6 Unique Facts About Yak Wool

Yak wool products have received praise from consumers around the world. The product may sound unusual, but the wool has been touted by many as warmer than merino wool and softer than cashmere. The fact that the mountain-dwelling yak produces such a fine fiber would seem unique enough, but there are other things about yak wool that sets it apart from other fibers.

1- It is an ancient product.

Mongolian and Tibetan nomads have used yak fiber for thousands of years, possibly over 5,000 years. The wool was woven into blankets and robes, made into tents and become a common material for their clothing. The nomads and herders continue to use the fiber today.

2- Different yaks produce different wool.

The type of fiber the yak produces depends on its age, gender and breed. When the wool is harvested from the creature also determines its properties. Yak fiber can be either coarse, medium, or down. Coarse fur is the topcoat of the yak and used for tent and rope making. Medium coarse fur is generally turned into blankets. The down is the fine, soft fur shed in the spring or summer that designers use for fine clothing.

3- It was once thrown out.

Shed yak fur was once thrown out by Mongolian herdsmen who had no need for the soft fur. As nomads living in a rugged natural environment, they used the stronger topcoat of their yaks for their needs. Nancy Johnson, the founder and CEO of a popular London-based menswear brand, convinced the herders to consider harvesting the wool instead. The designer brought the wool to London, and now works with 4,500 Mongolian families to fill the demand for the product.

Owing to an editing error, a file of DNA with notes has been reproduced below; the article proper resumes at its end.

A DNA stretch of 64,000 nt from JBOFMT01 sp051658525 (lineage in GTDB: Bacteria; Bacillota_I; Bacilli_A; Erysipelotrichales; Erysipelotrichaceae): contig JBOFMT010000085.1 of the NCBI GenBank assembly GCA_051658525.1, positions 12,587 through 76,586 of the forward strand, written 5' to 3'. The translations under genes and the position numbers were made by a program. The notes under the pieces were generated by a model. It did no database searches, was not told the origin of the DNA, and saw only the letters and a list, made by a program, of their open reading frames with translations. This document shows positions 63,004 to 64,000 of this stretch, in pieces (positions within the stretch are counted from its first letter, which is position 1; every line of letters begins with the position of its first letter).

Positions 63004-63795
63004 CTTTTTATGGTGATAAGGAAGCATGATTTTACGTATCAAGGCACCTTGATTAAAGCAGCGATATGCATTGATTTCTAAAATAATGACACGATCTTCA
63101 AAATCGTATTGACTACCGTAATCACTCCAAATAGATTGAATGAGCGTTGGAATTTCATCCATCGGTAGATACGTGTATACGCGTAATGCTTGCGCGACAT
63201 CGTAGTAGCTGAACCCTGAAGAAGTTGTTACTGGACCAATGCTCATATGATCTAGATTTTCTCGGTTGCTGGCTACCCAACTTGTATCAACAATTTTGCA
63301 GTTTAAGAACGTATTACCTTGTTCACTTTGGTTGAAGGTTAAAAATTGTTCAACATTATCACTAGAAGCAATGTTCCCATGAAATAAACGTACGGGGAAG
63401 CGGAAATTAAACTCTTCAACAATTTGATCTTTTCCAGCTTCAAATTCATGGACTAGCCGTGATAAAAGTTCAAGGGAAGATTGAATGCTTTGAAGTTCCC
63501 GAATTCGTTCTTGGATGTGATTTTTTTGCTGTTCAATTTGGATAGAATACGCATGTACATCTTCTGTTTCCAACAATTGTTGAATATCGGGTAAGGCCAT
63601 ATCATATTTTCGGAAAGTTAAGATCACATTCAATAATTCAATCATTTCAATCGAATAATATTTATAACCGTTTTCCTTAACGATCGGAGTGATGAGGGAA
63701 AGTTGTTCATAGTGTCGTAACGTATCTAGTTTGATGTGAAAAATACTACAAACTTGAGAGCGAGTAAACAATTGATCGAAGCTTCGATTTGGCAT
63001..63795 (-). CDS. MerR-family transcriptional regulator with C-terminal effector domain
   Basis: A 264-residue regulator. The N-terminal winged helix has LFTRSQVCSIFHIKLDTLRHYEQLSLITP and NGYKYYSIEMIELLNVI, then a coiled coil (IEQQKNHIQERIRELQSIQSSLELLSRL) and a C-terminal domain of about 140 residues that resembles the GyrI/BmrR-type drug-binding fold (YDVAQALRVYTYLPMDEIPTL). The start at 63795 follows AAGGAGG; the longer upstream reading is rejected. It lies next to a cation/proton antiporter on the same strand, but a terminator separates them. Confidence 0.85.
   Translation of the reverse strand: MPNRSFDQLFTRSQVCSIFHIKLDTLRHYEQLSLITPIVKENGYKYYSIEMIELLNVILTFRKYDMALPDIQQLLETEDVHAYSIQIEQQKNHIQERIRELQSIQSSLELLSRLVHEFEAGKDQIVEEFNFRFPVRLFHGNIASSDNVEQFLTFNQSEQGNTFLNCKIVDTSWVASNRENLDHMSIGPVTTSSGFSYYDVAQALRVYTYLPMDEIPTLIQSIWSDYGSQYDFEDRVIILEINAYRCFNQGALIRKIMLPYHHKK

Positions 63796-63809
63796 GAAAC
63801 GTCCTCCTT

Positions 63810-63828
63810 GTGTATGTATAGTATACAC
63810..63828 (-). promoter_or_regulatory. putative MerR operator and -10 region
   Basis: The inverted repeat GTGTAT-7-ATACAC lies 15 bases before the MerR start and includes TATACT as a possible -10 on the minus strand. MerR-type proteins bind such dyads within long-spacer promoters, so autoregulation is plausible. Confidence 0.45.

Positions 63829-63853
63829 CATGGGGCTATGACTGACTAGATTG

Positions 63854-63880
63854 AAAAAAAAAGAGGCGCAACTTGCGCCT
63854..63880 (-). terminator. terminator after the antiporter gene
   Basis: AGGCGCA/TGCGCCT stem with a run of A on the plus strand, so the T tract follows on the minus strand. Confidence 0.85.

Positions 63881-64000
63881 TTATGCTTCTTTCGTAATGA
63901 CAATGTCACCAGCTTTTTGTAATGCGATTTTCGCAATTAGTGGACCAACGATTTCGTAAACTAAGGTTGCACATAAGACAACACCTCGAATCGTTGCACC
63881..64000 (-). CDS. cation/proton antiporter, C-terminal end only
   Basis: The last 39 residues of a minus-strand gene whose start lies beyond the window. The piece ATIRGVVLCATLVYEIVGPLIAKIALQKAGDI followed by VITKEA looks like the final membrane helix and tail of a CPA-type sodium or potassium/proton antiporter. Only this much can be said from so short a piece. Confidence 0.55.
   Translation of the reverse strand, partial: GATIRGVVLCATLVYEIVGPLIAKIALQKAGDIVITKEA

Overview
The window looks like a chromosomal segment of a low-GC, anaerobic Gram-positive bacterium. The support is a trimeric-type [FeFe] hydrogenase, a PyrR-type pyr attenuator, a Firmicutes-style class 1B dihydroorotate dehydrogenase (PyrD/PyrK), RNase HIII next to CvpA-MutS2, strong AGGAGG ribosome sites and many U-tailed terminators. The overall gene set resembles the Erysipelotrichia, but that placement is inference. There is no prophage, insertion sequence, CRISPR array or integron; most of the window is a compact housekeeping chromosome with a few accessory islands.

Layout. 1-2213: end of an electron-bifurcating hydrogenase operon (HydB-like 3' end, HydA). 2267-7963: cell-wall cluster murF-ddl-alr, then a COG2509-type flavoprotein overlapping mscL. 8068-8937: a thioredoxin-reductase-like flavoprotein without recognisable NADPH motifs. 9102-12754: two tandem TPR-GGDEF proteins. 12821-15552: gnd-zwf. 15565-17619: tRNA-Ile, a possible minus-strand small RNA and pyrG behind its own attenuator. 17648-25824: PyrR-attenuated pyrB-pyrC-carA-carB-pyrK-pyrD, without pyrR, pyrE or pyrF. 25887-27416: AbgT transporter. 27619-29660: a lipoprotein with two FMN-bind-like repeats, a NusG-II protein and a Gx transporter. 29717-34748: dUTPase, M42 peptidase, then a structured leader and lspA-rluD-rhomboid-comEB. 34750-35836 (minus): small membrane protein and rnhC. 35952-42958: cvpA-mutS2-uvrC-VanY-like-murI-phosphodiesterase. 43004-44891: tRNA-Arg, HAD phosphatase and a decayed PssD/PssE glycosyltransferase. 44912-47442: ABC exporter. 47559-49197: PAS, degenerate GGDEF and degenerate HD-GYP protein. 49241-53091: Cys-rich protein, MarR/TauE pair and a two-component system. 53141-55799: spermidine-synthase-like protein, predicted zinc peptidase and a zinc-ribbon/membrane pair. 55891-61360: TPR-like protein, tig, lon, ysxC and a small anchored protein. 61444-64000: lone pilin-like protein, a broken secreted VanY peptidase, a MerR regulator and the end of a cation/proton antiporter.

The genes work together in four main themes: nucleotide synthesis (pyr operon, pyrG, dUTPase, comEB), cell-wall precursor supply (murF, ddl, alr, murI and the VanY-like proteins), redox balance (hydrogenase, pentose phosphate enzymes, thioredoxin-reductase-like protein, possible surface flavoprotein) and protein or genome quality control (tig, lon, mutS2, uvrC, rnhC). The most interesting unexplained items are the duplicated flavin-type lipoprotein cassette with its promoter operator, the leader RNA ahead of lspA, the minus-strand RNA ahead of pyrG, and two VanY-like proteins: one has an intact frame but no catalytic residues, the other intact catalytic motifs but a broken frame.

4- Yak fiber production varies immensely.

The amount of fiber each yak produces varies from 1-25 kilograms (about 2.2 to 55 pounds) per year. Half of the fiber they produce is down because it grows in much more densely than the coarse, long top coat of the animal. The down is collected by brushing the animal before it sheds. The coarse and medium coarse fibers are cut off the animals.

5- Yak fur protects the animals in extreme weather.

Yaks survive in surprisingly hostile environments. The creatures live at a higher altitude than any other mammal and they are also exposed to extreme cold. The yaks frequently endure temperatures of -40 degrees Fahrenheit and swim in near-freezing waters. Exposure to this type of environment is not recommended for humans wearing yak wool, but the quick-drying, warm clothing made from the fiber is perfect for layering outdoor active wear.

6- Yak wool was used to soundproof a room in a Rotterdam gallery.

Felt artist, Claudy Jongstra, used Yak’s wool as a soundproofing material in one of her creations in 2008. The artist turned the fiber into a dense felt and applied it to a wall in the Kunsthal in a series of graphic white lines. The felt was left exposed, as many other building materials are in the modern space, and it remains on display. Over 300, 000 visitors a year can appreciate the sound absorbing ability and visual appeal of the fiber.

Yak wool is an environmentally friendly product because it is a sustainable and renewable fiber. The yaks are less destructive to the environment than the goats the Himalayan and Mongolian herders have used for profit. The wool is rated as warmer and more breathable than merino wool and it can provide the same level of UV protection from sunlight. Yak wool stays odor free much longer than other materials due to its antimicrobial properties.

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